The Children’s Pavilion has sat in a terrible state of decline and disrepair for decades. In the 1990s, it became a popular hangout for the homeless and drug users. They left the interiors in a horrid state. The pavilion has since been boarded up. According to Ekaterina Eparinova, a research historian at Tsarskoye Selo, the palace-museum have plans to restore the island and pavilion once they can secure funding.

PHOTO: Paul Gilbert standing on the frozen pond, between the shoreline and the island. What a marvellous experience it was for this author to explore the island, pavilion and cemetery

During my winter visits to Tsarskoye Selo, I have on two occasions walked across the ice and explored the Children’s Island and Pavilion. I took many photos of the Pavilion, as well as the pet cemetery, some of which I in ‘Royal Russia’ No. 4 (pgs. 1-10) in 2013.

© Paul Gilbert. 16 October 2022

French Savonnerie carpet in the Corner Reception Room of the Alexander Palace

View of Empress Alexandra’s Corner Reception Room, in the Alexander Palace
PHOTO © Tsarskoye Selo State Museum

The Tsarskoye Selo State Museum have released some beautiful new photos of the Empress Alexandra’s Corner Reception Room, situated in the eastern wing of the Alexander Palace.

The room is decorated with a luxurious 100 square meter woolen carpet. The central includes griffins, dolphins, masks, and cartouches. The carpet was made at the French Savonnerie manufactory at the beginning of the 19th century and purchased specifically for the Billiard Room (later the Corner Reception Room) of the Alexander Palace. At that time, the carpet was spread out only during the Highest Presence of Emperor Nicholas II and Empress Alexandra Feodorovna. The room was sometimes used for family breakfasts and lunches, at which a “waterproof canvas” was placed over the carpet, in order to protect it from spillage.

The pre-history of the Savonnerie manufactory lay in the concerns of King Henri IV to revive the French luxury arts. When Savonnerie appeared in France in the 17th century, it was considered the most prestigious European manufactory of knotted-pile carpets of its time. It was established in a former soap factory (French savon) on the Quai de Chaillot district of Paris in 1615. Under an eighteen year patent, a monopoly was granted by Louis XIII in 1627 to Pierre DuPont and his former apprentice Simon Lourdet, makers of Turkish-style carpets. Until 1768, the products of the manufactory remained exclusively the property of the Crown. Not only did Savonnerie carpets adorn the rooms of the Louvre and Versailles, they were also among the grandest of French diplomatic gifts.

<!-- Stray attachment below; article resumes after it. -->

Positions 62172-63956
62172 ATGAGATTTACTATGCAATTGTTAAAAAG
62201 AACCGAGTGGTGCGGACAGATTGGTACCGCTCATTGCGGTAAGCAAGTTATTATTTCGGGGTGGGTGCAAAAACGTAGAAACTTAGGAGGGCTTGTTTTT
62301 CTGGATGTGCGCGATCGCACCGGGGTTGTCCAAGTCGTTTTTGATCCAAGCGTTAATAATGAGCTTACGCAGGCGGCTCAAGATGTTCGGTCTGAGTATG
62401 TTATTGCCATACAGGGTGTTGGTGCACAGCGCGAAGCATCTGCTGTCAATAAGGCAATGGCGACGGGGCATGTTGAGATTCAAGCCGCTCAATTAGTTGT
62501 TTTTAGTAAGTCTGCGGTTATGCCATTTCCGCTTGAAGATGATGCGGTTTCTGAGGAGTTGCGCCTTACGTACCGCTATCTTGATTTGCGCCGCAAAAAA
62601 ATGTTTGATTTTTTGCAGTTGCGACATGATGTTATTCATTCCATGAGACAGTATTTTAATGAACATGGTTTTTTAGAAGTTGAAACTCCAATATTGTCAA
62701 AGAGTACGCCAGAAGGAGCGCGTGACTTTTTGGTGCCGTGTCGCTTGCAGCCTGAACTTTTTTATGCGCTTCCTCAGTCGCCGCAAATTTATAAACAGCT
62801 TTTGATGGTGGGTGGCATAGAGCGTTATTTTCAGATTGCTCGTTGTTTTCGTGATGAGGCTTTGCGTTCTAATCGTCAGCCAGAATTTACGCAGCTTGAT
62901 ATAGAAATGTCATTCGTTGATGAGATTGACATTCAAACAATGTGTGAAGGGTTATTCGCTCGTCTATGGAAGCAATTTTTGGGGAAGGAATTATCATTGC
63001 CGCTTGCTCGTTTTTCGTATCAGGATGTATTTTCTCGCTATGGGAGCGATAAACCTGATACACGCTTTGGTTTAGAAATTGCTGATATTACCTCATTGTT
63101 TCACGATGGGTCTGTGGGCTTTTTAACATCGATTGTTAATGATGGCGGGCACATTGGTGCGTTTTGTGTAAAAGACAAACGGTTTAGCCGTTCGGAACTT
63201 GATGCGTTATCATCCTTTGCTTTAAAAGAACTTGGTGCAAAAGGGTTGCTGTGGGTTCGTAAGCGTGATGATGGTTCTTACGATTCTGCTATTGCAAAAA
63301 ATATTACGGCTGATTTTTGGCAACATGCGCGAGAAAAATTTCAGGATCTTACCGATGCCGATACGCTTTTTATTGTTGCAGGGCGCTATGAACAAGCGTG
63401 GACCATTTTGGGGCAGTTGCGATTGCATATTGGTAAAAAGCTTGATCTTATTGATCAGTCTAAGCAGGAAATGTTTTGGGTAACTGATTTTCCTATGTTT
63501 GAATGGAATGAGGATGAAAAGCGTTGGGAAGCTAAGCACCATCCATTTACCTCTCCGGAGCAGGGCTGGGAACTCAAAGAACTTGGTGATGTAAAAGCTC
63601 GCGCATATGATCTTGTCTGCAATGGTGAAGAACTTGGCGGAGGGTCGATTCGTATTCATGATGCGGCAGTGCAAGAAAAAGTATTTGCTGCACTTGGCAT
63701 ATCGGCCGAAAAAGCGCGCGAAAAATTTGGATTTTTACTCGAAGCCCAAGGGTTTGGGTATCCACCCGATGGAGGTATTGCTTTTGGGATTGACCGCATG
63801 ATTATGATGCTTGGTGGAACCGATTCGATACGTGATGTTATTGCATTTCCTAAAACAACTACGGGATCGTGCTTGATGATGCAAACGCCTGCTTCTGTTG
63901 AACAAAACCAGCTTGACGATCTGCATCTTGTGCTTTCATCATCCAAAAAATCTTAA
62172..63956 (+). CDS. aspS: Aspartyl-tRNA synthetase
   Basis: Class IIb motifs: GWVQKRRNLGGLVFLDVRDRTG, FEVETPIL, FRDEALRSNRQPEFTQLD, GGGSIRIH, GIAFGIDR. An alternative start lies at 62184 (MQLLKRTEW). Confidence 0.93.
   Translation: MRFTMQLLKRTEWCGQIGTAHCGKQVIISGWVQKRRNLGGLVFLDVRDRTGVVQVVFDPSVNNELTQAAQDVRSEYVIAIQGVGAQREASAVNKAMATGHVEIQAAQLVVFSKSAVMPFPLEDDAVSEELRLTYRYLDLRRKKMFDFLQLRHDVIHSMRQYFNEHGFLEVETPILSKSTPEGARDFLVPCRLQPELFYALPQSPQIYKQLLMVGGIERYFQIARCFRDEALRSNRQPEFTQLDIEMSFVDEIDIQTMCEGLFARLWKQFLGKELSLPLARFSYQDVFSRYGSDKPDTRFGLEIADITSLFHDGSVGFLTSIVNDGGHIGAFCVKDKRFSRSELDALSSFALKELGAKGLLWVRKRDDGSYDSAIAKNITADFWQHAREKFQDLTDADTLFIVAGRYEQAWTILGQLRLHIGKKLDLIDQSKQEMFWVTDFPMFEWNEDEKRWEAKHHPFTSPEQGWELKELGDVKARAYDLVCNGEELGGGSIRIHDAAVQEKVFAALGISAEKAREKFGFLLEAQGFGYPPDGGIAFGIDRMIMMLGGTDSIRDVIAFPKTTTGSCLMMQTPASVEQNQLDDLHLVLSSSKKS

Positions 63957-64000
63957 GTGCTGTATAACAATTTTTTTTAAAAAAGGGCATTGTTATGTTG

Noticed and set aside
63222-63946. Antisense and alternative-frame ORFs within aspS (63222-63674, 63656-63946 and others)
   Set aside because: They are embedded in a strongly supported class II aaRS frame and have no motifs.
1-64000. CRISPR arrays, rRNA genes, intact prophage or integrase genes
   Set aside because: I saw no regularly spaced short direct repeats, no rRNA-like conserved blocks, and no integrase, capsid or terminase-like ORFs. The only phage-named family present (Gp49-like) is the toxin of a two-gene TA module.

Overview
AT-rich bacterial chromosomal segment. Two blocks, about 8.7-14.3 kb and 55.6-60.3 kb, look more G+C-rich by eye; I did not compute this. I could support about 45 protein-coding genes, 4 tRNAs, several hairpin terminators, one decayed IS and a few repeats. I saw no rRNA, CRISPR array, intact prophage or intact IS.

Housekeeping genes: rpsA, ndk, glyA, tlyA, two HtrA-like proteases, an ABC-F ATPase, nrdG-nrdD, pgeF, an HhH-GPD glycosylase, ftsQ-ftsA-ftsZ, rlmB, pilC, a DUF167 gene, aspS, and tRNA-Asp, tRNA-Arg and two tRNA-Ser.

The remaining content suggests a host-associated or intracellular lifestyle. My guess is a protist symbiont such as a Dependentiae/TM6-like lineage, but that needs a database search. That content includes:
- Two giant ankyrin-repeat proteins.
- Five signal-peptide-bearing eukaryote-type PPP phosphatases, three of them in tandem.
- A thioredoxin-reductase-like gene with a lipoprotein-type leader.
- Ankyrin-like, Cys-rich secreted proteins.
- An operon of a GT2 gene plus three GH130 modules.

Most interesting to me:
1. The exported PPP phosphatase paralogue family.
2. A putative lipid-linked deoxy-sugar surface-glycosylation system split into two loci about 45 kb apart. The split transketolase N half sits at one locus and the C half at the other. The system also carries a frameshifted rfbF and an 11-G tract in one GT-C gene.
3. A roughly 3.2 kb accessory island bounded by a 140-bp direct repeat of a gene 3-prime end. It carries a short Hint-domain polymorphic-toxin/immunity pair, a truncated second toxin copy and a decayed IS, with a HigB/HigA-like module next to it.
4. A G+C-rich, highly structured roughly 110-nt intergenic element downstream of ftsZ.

Detail of the Savonnerie carpet in Empress Alexandra’s Corner Reception Room
PHOTO © Tsarskoye Selo State Museum

Detail of the Savonnerie carpet in Empress Alexandra’s Corner Reception Room
PHOTO © Tsarskoye Selo State Museum

The formation of the individual style of the manufactory was influenced by classical oriental patterns and ornaments, to which elements of European art of different eras were added: luxurious baroque, exquisite rococo, and sophisticated classicism. Drawings of carpet products produced by Savonnerie manufactory are full of various floral ornaments, compositions of vignettes, bouquets and wreaths, decorated with images of heraldic medallions, and zoomorphic motifs.

Carpets were made mainly of wool with the addition of natural silk, which emphasized the beauty of a complex, detailed pattern. It took several months to create a sketch, from which some two hundred to four hundred colours and shades were used in the production of a single carpet.

By the end of the 18th century, the Savonnerie manufactory was producing not only carpets, but also screen panels and tapestries. The decline of the manufactory began during the years of the French Revolution. In 1825, the company experienced financial difficulties and became part of the Manufactory of Tapestries (later the Manufactory of National Furnishings), which resulted in the loss of its once privileged status at the French Court and the aristocracy.

View of Empress Alexandra’s Corner Reception Room, in the Alexander Palace
PHOTO © Tsarskoye Selo State Museum

It is nothing short of a miracle, that the luxurious woollen carpet in the Corner Reception Room of the Alexander Palace, survived the ravages of 20th century Russia, which included two revolutions, a civil war, two world wars, and more than seventy years of Soviet dogma. We are indeed fortunate, that it is once again on display, for all to see, in the reconstructed and restored interiors of the private apartments of Nicholas II and Alexandra Feodorovna, in the eastern wing of the palace.

© Paul Gilbert. 30 September 2022

Nazi atrocities in the Alexander Park, 1941-42

PHOTO: Nazi soldiers lead a group of Jews through the streets of Pushkin (1941).
Artist: V. V. Kahn

In July 2018, a horrible discovery was made by workers in the Alexander Park in the city of Pushkin [Tsarskoye Selo], a place where Jews had been shot by the Nazis, between 17th September 1941 to 1st January 1942. According to archival documents, the execution and burial of Pushkin’s Jews were carried out near the Alexander Palace.